The Statement of Need is often the first component of the grant application. The prompt will be something like this:

Describe the population the proposed project will serve. Document the extent of community need for the proposed project or service. Cite all sources.

This is your opportunity to tell your story, and make a strong case for the importance of your project to the community you will serve.

Examples of data you might include in the Needs Statement:

  • Demographic information about the target population (e.g., age, sex, ethnicity, income level, educational attainment, housing characteristics, primary industries)
  • Geographic profile of the target community: Is your area of focus isolated from key resources because of its remote, rural location? What are the transportation options available to residents? Is transportation reliable and accessible for low-income residents?
  • Environmental characteristics: Is the target area highly polluted? Are sufficient resources devoted to alleviating pollution? (If not, your project plan should describe how you will address this need.)

Great sources for some of the above data:

What are your favorite sources of data for the Needs Statement?

Grant Writing for Newbies, Part 3: How Do I Start Applying for Grants?

(Part 1 & Part 2 of this guide)

Before I started working on grants, the process of creating a proposal seemed like some kind of impenetrable alchemy marked only by acronyms (RFP, FOA, LOI, RFA, NOFA, and the list goes on). If you haven’t already, see Part 2 of this guide: my overview of nonprofit acronyms.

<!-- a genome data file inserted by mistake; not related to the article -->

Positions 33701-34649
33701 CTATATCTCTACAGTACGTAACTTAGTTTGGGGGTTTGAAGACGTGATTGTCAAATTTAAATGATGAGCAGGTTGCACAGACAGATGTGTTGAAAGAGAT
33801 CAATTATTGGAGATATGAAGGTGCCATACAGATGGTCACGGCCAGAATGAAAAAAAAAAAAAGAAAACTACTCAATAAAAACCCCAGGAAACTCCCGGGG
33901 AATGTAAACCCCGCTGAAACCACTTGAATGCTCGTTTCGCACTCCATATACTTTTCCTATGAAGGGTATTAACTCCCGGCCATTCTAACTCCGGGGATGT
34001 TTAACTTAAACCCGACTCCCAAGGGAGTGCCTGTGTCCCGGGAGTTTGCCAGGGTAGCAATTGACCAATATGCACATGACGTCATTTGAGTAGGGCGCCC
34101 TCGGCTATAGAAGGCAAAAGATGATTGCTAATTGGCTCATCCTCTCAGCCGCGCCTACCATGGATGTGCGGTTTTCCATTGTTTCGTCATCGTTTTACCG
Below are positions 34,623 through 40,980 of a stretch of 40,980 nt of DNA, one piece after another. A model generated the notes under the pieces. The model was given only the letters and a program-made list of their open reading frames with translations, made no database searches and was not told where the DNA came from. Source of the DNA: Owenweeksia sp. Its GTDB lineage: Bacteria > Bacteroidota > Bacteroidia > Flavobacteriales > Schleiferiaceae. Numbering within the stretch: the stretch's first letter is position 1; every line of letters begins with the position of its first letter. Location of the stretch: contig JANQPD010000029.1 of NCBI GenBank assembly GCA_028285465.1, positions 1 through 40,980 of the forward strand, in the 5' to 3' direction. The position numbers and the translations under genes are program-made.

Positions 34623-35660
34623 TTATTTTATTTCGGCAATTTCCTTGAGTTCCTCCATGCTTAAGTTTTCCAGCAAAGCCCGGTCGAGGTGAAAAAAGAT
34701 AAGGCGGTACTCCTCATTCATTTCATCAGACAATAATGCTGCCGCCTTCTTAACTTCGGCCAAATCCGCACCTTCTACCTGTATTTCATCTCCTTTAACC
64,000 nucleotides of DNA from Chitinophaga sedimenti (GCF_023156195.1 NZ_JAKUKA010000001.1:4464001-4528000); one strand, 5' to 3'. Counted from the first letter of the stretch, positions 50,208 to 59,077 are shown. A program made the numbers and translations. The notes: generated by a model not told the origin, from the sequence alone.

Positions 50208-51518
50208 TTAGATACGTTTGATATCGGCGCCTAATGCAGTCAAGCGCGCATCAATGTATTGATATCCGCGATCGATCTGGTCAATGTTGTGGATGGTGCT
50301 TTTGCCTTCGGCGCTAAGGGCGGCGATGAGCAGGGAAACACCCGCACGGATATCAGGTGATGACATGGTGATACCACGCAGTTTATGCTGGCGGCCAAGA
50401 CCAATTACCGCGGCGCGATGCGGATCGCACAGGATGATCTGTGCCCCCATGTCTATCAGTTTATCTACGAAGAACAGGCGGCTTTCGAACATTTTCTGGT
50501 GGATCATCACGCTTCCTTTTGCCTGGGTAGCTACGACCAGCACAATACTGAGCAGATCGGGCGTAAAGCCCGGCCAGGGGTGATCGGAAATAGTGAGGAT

Fotunately, the following basic grantseeking map applies to a wide variety of grant projects. As a nonprofit planning to apply for a grant, follow these basic steps:

1) Clearly identify your project and determine your funding needs.

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The most important step in the process is figuring out what exactly you need the money for. What are you going to use the grant to accomplish? Don’t make the mistake of finding a funding source’s Request for Proposals (RFP) and designing a project only to get the grant. Your project should be something that meets a true need in your community and furthers your nonprofit’s mission.

If your mission is to enhance the wellbeing of low-income families by providing free assistance to small businesses, it wouldn’t make sense for you to apply for a grant to teach toddlers how to swim. While that project might meet a need in the community, it doesn’t align with your mission. Applying for grants that don’t fit your organization’s goals takes resources away from your true purpose.

Stick to applying for projects for which you have both appropriate expertise and an interest in sustaining for a significant amount of time.
Litmus test: If you aren’t sure if a project you’re developing fits with your mission, ask yourself, “Would we be planning to do this if it weren’t for this funding opportunity?” If the answer is no, don’t apply for the grant.

2) Research potential funders whose goals align with those of your project.

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  • Google is helpful for very general searches for both foundations and government agencies offering grants. After Google returns a broad list of options (for example, a search for “Minneapolis” and “grants” returns the Minnesota Department of Agriculture and the Minneapolis Foundation), you can further investigate each possible funder to determine its criteria and priorities for funding.